The IJYA is the first Japan-based association to offer Shin-shin-toitsu-do teaching certification to people living outside of Japan. This is important, because with the exception of the Sennin Foundation Center for Japanese Cultural Arts (www.senninfoundation.com), no organizations outside of Japan can validly certify teachers of Tempu-style Japanese yoga (Shin-shin-toitsu-do). With so few legitimate Shin-shin-toitsu-do instructors outside of Japan, the Western public needs to be careful about whom they accept as teachers of Nakamura Sensei’s mind-body unification principles.
After the publication of Japanese Yoga: The Way of Dynamic Meditation, a few misguided folks decided to promote themselves as teachers of Nakamura Sensei’s methodology, usually claiming to offer “Japanese yoga” classes. Unfortunately, they learned Anjo Daza Ho, Muga Ichi-nen Ho, Yodo Ho, and other methods from this book, without the benefit of a real teacher. Using Japanese Yoga as a practice guide benefits your health and well being, but the book doesn’t present all of the methods found in Nakamura Sensei’s Shin-shin-toitsu-do. Much more is needed to teach the public. At this point, all legitimate instructors of Nakamura Sensei’s methodology are certified by Japan-based associations, and instructors should be able to show proof of their teaching certification. (You might also want to ask who your prospective teacher studied under and what connection this person has to Nakamura Sensei.) If you encounter a teacher who cannot, or will not, show you such teaching certification, be cautious about studying with him or her.
Japanese culture is hierarchically based, and exponents of Japanese cultural arts are frequently ranked, with Japanese martial arts being the most well known version of this phenomenon. Most everyone is aware of how martial arts students are ranked according to “dan.” (Shodan equals first-degree black belt, nidan is second-degree black belt, and so on.) This approach, however, is used in other Japanese arts as well, and one can hold a dan grade in Japanese calligraphy or even the game of Go.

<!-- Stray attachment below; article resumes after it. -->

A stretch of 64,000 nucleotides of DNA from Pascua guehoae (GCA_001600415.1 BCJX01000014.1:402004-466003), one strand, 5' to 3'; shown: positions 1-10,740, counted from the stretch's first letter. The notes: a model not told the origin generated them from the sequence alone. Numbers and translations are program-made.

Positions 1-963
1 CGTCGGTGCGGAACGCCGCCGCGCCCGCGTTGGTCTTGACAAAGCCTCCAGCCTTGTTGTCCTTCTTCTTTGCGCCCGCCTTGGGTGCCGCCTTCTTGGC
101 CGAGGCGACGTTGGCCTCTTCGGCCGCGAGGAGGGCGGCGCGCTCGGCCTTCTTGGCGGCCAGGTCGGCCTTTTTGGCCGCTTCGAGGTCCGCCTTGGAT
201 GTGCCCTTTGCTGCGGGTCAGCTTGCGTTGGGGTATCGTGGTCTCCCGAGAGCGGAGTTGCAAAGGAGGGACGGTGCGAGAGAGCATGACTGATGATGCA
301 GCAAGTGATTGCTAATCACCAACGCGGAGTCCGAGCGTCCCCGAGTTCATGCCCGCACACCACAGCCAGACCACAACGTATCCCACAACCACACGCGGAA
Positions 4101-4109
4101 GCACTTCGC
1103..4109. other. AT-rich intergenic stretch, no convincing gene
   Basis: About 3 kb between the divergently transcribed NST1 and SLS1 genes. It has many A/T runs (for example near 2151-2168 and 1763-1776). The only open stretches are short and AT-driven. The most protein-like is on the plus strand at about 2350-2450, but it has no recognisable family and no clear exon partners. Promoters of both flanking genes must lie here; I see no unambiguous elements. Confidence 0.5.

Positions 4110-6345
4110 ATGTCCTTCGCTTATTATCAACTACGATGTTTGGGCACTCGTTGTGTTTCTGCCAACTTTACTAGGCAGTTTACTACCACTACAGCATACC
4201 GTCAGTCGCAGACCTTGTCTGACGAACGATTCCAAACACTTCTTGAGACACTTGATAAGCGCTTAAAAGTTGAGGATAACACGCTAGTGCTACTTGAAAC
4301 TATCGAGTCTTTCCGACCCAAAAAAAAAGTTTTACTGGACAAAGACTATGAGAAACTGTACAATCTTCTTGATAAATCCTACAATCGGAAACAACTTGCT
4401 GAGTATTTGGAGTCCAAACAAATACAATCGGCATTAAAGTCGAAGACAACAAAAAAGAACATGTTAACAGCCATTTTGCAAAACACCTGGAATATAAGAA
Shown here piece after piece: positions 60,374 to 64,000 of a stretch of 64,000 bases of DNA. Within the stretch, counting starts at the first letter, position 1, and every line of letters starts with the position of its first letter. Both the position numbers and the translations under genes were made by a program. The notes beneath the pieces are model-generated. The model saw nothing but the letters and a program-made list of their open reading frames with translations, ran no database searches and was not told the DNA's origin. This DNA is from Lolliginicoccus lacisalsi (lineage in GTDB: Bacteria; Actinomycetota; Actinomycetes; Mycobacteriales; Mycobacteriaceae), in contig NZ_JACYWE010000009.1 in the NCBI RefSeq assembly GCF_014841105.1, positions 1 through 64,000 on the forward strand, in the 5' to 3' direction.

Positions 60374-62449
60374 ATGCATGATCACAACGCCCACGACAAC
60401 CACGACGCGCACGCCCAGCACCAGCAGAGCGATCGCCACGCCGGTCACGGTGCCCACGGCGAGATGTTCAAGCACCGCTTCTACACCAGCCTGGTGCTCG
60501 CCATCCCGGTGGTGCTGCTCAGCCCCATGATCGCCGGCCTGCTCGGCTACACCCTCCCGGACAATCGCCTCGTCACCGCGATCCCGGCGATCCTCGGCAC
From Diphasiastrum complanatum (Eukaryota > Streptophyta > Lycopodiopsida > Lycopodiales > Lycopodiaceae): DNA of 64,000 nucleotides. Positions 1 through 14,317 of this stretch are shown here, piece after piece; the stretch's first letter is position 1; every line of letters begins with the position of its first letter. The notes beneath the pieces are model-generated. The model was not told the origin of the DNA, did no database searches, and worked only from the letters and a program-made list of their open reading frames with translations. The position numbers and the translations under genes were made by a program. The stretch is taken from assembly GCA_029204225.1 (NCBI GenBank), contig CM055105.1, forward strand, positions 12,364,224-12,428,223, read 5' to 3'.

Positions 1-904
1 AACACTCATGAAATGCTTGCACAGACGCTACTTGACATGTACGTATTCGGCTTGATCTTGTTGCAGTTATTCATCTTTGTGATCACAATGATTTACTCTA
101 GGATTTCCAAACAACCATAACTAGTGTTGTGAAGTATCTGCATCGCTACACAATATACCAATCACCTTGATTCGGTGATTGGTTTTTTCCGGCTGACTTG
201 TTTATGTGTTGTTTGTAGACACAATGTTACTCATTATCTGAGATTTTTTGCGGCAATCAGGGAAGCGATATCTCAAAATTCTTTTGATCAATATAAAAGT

That said, teaching certification in the IJYA isn’t exactly equivalent to this “ranking” format. It’s closer to university degrees, and the levels of IJYA teaching certification are as follows:
Jokyoju: Associate Professor
Koshi is similar to a bachelor’s degree, Jokyoju is equivalent to a master’s degree, with Kyoju equaling a doctorate or Ph.D. IJYA teaching certificates are printed in Japanese and English, featuring President Sawai’s Japanese calligraphy and seals. Each certificate is hand signed, in Japanese and English, by Sawai Sensei.
All of these levels require years of direct study under a certified teacher. For example, as of 2013 only two individuals outside of Japan hold full Kyoju certification: H. E. Davey Sensei with nearly 40 years of training and Kevin Heard Sensei with nearly 30 years of experience.
For inquiries about the qualifications of a prospective teacher, or for information about IJYA teaching certification, contact the IJYA HQ. We’ll be happy to answer your questions and offer advice. Just send email to firstname.lastname@example.org.